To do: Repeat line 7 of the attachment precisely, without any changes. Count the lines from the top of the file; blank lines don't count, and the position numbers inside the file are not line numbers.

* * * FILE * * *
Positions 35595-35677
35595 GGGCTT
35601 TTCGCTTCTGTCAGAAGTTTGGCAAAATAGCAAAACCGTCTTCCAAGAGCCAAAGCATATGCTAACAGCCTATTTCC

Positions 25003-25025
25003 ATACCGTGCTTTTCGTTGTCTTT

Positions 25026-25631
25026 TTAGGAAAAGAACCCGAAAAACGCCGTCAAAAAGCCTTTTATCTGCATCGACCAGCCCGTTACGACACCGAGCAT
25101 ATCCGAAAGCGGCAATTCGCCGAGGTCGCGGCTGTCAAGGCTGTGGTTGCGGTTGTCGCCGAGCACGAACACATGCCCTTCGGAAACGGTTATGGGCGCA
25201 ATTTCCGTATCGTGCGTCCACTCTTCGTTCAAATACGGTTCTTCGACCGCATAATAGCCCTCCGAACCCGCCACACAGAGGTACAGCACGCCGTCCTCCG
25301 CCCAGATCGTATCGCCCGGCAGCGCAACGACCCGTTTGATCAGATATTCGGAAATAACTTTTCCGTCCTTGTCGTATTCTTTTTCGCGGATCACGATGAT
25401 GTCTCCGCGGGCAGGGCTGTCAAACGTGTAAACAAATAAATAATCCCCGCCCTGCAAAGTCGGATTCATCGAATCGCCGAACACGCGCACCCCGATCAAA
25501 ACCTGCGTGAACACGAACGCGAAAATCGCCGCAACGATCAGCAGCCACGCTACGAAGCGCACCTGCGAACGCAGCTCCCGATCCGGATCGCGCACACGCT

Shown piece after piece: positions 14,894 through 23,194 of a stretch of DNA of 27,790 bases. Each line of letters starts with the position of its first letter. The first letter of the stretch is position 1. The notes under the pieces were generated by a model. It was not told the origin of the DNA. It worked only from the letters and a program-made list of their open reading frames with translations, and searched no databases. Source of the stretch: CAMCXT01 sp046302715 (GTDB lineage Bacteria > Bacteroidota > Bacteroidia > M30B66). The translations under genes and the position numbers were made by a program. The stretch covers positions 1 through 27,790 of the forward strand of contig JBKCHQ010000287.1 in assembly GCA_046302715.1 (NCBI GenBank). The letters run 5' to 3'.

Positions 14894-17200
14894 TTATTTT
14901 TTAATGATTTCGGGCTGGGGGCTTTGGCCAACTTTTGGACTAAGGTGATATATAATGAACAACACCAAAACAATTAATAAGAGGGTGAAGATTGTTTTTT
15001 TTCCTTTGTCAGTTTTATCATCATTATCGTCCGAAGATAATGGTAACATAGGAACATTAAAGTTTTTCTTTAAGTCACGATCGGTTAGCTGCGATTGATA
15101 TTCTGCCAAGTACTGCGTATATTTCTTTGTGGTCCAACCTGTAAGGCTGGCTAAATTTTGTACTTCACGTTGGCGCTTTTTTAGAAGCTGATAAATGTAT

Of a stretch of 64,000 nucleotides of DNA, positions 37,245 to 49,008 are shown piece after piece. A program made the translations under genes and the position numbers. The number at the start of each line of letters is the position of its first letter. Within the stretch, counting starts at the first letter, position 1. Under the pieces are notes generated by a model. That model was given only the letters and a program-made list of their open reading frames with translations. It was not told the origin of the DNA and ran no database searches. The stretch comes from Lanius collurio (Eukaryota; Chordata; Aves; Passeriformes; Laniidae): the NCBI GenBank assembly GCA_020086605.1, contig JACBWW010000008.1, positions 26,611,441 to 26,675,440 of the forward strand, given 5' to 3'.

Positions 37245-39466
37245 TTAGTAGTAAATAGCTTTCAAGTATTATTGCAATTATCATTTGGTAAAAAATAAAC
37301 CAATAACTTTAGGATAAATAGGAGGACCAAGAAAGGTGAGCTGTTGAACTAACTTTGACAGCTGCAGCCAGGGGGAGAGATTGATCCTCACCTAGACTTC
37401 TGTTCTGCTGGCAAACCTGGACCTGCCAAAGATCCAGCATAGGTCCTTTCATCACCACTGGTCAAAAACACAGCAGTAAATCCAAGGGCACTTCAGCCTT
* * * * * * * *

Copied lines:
25026 TTAGGAAAAGAACCCGAAAAACGCCGTCAAAAAGCCTTTTATCTGCATCGACCAGCCCGTTACGACACCGAGCAT